Finley has seen, heard and felt thousands and thousands of airborne baseballs, and there are veterans who claim the new Giant can manipulate gravity -- absolutely will it -- to make balls land in his soft Wilson gamer glove.

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It only looks that way, for Finley learned in his rookie year with Baltimore in 1989 that being a center fielder has similarities to being a general out there -- barking orders, moving the cornermen, taking control -- and he strives on improvement.

"I pride myself on that," said Finley of his take-charge mindset. "You've got to let guys know where you are, and if you want them to move, they move. And if they mess up, it falls on me -- that's the credo I've always lived by.

"If we're going to work as a team out there, that's how it's going to be," he said, explaining that the dugout bosses still have the last say. "It keeps things smooth and flowing out there, so everybody knows where everybody is and nobody runs into each other."

Finley can sometimes hear the spectators gasp when outfielders seem collision-bound, but that rarely happens, for safety lanes are created and understood through teamwork and his leadership.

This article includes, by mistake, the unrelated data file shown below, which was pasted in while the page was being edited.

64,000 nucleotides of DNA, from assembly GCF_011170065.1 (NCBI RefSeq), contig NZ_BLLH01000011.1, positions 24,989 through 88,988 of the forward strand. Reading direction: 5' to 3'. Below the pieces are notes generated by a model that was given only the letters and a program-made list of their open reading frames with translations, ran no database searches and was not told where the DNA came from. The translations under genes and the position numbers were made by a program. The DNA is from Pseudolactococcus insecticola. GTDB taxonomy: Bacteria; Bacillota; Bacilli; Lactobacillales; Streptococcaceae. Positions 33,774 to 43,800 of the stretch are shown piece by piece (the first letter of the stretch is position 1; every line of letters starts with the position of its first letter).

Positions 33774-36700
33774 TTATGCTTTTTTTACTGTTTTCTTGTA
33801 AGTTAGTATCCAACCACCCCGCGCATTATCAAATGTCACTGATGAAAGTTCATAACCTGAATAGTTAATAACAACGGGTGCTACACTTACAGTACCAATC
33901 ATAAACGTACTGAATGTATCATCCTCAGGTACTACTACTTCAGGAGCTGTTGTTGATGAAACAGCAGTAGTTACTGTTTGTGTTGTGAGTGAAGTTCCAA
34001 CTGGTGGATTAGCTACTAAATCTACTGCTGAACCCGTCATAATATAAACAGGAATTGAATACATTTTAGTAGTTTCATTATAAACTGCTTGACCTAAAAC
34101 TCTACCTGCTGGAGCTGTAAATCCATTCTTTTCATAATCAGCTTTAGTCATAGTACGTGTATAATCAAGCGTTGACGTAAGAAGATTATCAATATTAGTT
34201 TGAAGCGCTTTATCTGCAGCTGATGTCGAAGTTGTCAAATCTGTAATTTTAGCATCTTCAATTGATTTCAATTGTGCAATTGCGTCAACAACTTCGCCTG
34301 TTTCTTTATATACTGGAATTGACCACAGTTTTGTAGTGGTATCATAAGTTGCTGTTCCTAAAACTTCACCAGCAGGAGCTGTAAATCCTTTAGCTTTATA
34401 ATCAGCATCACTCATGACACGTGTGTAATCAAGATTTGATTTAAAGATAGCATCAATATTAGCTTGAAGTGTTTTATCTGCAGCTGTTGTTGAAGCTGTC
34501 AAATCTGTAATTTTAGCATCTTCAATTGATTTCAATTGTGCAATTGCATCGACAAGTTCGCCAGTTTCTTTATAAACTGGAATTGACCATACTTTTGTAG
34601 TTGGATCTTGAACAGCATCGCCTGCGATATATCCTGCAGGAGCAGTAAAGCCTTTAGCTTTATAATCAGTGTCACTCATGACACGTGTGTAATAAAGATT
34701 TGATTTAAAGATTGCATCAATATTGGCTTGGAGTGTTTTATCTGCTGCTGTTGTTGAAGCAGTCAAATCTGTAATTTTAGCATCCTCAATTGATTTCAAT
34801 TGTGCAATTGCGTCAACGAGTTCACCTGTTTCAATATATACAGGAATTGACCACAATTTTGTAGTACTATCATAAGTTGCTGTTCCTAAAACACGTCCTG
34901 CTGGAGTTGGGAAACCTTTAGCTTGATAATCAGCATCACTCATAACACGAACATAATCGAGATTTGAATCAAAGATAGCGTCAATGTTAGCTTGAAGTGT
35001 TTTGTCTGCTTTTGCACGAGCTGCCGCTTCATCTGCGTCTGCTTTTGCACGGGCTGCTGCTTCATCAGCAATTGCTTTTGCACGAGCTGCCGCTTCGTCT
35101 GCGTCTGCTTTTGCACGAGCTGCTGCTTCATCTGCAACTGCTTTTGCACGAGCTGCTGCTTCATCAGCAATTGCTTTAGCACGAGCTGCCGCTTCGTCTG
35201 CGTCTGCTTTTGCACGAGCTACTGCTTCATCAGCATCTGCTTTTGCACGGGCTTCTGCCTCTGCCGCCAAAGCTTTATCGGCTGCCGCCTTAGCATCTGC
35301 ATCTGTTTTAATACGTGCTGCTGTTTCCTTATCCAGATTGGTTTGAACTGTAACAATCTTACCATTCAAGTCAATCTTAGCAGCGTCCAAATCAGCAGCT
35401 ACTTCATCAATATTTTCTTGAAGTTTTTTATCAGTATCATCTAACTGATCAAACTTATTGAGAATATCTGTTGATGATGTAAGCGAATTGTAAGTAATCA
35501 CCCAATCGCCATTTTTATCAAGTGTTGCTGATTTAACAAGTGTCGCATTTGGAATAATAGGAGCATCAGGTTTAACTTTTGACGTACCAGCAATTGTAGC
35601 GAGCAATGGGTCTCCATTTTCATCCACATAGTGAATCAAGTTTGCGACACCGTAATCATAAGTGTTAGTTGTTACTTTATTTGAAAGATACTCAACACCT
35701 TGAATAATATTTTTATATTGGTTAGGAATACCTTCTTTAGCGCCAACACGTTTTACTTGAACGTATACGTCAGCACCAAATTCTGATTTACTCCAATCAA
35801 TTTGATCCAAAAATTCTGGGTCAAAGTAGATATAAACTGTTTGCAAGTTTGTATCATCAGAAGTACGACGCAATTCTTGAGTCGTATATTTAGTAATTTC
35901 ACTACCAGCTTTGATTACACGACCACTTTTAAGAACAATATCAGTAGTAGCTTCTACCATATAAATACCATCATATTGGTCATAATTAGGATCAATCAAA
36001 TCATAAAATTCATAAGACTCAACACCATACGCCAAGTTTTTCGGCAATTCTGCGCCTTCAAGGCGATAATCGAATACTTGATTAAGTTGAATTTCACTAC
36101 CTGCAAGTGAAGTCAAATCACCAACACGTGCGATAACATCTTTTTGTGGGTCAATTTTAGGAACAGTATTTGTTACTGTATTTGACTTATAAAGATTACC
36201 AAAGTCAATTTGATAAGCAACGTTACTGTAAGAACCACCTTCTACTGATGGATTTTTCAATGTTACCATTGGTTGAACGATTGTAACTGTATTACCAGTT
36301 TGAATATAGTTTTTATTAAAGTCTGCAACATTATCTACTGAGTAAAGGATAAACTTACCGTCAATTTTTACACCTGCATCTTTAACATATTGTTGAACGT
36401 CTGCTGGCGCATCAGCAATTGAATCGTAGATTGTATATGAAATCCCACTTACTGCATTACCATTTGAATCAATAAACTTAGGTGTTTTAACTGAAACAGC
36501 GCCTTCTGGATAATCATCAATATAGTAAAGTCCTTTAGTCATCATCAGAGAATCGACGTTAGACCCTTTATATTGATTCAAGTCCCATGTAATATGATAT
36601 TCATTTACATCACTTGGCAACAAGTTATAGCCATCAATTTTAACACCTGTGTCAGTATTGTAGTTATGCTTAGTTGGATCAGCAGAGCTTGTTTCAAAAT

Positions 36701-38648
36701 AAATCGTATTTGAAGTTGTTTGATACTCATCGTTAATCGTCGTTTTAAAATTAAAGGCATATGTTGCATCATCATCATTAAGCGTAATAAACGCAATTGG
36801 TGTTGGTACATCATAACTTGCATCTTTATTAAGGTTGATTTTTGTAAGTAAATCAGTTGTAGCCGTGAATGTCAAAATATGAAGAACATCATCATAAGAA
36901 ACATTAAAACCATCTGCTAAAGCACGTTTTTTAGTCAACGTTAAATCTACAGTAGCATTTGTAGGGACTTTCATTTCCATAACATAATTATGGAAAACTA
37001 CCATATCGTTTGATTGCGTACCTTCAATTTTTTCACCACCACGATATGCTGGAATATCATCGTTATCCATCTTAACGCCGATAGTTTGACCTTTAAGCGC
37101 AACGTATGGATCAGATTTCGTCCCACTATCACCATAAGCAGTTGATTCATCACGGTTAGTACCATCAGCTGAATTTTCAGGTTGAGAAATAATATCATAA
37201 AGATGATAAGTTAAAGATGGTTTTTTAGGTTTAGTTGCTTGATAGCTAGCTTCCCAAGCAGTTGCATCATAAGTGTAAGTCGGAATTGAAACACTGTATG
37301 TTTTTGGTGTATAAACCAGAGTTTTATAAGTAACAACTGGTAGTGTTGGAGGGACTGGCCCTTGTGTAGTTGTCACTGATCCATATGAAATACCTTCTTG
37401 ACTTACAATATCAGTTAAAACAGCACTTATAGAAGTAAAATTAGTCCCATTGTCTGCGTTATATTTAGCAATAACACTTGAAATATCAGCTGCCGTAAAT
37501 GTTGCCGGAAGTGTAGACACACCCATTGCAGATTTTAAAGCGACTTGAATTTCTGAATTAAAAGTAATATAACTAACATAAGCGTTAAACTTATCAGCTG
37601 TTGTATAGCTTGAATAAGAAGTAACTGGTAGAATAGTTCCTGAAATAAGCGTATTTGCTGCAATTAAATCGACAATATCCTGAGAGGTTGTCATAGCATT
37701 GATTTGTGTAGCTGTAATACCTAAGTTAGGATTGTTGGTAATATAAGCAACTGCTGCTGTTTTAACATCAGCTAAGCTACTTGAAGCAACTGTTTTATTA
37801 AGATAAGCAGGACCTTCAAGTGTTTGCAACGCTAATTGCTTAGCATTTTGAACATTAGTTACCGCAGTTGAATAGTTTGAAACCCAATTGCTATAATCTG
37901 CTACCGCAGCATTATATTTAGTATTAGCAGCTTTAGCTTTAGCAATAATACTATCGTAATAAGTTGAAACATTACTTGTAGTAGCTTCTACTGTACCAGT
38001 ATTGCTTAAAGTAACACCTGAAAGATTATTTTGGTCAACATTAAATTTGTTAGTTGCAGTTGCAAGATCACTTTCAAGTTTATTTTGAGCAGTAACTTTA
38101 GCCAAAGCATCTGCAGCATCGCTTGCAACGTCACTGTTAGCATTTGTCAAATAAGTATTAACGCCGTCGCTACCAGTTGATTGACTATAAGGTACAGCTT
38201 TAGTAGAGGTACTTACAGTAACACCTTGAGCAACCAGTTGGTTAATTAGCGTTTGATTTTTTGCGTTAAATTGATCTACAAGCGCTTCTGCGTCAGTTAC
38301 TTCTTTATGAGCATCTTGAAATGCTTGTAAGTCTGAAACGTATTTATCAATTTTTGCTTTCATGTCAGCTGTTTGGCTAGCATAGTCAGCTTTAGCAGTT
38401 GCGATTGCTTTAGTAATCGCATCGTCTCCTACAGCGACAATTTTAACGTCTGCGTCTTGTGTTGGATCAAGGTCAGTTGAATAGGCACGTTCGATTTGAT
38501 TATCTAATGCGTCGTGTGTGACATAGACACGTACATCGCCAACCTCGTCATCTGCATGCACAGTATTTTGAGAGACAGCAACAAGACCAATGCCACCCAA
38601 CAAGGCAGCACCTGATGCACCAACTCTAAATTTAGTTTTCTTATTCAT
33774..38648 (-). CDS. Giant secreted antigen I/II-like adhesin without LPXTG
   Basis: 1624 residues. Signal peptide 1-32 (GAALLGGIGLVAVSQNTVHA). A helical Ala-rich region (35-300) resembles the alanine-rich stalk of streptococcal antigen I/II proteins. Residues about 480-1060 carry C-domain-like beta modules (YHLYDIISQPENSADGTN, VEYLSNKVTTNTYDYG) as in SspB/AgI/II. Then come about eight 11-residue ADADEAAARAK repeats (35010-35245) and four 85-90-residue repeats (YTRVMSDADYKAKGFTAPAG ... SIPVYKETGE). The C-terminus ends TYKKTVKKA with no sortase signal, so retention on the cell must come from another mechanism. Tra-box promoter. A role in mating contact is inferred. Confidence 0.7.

"From the stands, it looks like we're going to go full-steam into each other, but in fact, we're just crossing paths by a couple of feet," Finley said. "It allows more balls to be caught instead of having guys pull up. Communication is the key out there -- we're talking all the time."

If that means that Finley and starting center fielder Randy Winn will perhaps shade a little to left field to protect the gimpy-kneed Barry Bonds, all the better.

Winn says that center field is his favorite because "it's in the middle of all the action, and if you're on the corner, sometimes you feel like you're over there all by yourself.

Finley's Fly Rules:
No snatch catches:"I don't go for any type of flair, which is showboating. I'm a big believer in using two hands. You stand under a ball, not glide to it. You try to eliminate as many possibilities for error."